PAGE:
summary.host                            *types.ManagedObjectReference              HostSystem:host-18
summary.hardware                        *types.HostHardwareSummary                 ...
summary.runtime                         *types.HostRuntimeInfo                     ...
summary.config                          types.HostConfigSummary                    ...
summary.quickStats                      types.HostListSummaryQuickStats            ...
summary.overallStatus                   types.ManagedEntityStatus                  yellow
summary.rebootRequired                  bool                                       false
summary.customValue                     []types.BaseCustomFieldValue
summary.managementServerIp              string                                     10.27.51.106
summary.maxEVCModeKey                   string                                     intel-broadwell
summary.currentEVCModeKey               string
summary.currentEVCGraphicsModeKey       string
summary.gateway                         *types.HostListSummaryGatewaySummary
summary.tpmAttestation                  *types.HostTpmAttestationInfo
summary.trustAuthorityAttestationInfos  []types.HostTrustAuthorityAttestationInfo

So there is a lot of useful information that can be retrieved from the summary, such as status (summary.overallStatus) and the management IP address (summary.managementServerIp). One thing that might strike you about this attribute is that while there is some interesting information here, there is no hostname in this output. From experience, I know that is it available in summary.config. To verify this, we can have the object collector display that as well.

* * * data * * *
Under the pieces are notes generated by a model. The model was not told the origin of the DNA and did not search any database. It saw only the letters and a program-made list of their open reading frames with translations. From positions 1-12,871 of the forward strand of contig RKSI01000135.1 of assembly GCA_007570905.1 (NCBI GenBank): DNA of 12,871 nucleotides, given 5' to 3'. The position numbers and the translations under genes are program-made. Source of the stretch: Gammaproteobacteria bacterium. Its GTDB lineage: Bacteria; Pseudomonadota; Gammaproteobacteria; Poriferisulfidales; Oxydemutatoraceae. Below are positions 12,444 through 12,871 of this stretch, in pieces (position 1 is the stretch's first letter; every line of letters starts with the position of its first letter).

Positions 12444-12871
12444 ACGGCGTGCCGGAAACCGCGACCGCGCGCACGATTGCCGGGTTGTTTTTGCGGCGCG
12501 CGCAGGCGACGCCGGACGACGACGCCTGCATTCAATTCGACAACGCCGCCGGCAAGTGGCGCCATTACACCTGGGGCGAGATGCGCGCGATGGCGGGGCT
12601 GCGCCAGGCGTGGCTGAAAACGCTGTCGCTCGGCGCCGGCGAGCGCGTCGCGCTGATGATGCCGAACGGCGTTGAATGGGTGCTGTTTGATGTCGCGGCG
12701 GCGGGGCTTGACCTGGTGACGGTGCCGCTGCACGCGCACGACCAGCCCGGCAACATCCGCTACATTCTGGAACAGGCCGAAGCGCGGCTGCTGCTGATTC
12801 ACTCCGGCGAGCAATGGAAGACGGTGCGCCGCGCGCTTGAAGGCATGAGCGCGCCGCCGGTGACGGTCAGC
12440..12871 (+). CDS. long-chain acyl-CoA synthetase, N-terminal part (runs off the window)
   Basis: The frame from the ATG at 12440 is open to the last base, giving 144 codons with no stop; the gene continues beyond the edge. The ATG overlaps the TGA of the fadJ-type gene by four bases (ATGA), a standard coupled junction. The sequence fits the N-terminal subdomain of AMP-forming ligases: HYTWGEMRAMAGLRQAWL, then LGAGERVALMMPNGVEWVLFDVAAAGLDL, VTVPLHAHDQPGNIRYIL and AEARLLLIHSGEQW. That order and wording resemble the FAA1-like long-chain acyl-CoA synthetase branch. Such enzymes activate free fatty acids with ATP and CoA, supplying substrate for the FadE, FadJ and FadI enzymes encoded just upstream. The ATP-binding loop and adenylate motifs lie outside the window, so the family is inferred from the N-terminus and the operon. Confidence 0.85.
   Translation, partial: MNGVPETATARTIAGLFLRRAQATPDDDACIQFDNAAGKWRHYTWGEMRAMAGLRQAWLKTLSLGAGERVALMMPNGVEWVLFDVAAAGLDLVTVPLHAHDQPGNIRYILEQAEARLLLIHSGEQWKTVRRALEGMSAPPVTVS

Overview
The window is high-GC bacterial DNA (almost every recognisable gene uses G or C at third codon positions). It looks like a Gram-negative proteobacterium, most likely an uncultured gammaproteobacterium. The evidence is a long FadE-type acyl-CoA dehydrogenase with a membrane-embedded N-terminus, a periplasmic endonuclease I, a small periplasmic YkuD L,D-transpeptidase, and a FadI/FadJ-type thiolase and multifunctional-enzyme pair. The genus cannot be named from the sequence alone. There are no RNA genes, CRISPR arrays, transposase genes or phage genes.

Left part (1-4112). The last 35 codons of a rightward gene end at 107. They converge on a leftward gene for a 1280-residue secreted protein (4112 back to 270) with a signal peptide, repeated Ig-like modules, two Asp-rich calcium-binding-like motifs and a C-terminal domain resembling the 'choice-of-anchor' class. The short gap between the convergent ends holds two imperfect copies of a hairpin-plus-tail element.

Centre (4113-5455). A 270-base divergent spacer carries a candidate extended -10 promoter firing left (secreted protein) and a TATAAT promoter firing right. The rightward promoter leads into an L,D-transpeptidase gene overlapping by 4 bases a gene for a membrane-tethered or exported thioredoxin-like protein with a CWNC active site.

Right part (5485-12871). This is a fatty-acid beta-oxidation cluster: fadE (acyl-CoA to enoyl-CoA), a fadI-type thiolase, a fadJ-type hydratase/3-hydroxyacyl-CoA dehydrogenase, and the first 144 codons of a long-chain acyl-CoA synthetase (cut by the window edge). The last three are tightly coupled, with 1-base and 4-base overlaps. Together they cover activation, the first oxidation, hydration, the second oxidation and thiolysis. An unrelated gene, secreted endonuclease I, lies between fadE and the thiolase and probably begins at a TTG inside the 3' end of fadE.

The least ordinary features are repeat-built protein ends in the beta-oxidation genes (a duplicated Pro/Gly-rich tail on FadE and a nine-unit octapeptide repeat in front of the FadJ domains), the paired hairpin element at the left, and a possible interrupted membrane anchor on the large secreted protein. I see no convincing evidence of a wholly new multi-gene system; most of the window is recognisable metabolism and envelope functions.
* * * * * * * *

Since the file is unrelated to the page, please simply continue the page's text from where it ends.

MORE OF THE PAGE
$ govc object.collect /OCTO-Datacenter/host/OCTO-Cluster-A/esxi-dell-g.rainpole.com summary.config
summary.config.name                   string                          esxi-dell-g.rainpole.com
summary.config.port                   int32                           443
summary.config.sslThumbprint          string                          03:50:45:9E:C4:04:56:07:7E:E4:7F:63:4E:88:B9:94:59:1F:C0:E8
summary.config.product                *types.AboutInfo                ...
summary.config.vmotionEnabled         bool                            true
summary.config.faultToleranceEnabled  *bool                           false
summary.config.featureVersion         []types.HostFeatureVersionInfo
summary.config.agentVmDatastore       *types.ManagedObjectReference
summary.config.agentVmNetwork         *types.ManagedObjectReference

And now we have the hostname in summary.config.name. And you can continue to query these different attributes in the same way. Suppose that I was interested in the vendor and model of the host. These fields are available in the summary.hardware. Once again, we can confirm this with govc object.collect, along with other useful hardware information.

$ govc object.collect /OCTO-Datacenter/host/OCTO-Cluster-A/esxi-dell-g.rainpole.com summary.hardware
summary.hardware.vendor                string                                Dell Inc.
summary.hardware.model                 string                                PowerEdge R630
summary.hardware.uuid                  string                                4c4c4544-0057-4c10-804d-b3c04f534732
summary.hardware.otherIdentifyingInfo  []types.HostSystemIdentificationInfo  ...
summary.hardware.memorySize            int64                                 137340669952
summary.hardware.cpuModel              string                                Intel(R) Xeon(R) CPU E5-2630 v4 @ 2.20GHz
summary.hardware.cpuMhz                int32                                 2199
summary.hardware.numCpuPkgs            int16                                 2
summary.hardware.numCpuCores           int16                                 20
summary.hardware.numCpuThreads         int16                                 4
summary.hardware.numNics               int32                                 6
summary.hardware.numHBAs               int32                                 6
The fields we are interested in then are summary.hardware.vendor and summary.hardware.model. And to code that, we would simply do something like the following, which would display the hostname, vendor, model and IP Address of each host, referencing different parts or layers of the summary attribute:
for _, hs := range hss {
    fmt.Fprintf(tw, "- \tName:\t%s\n", hs.Summary.Config.Name)
    fmt.Fprintf(tw, "- \tHardware Vendor:\t%s\n", hs.Summary.Hardware.Vendor)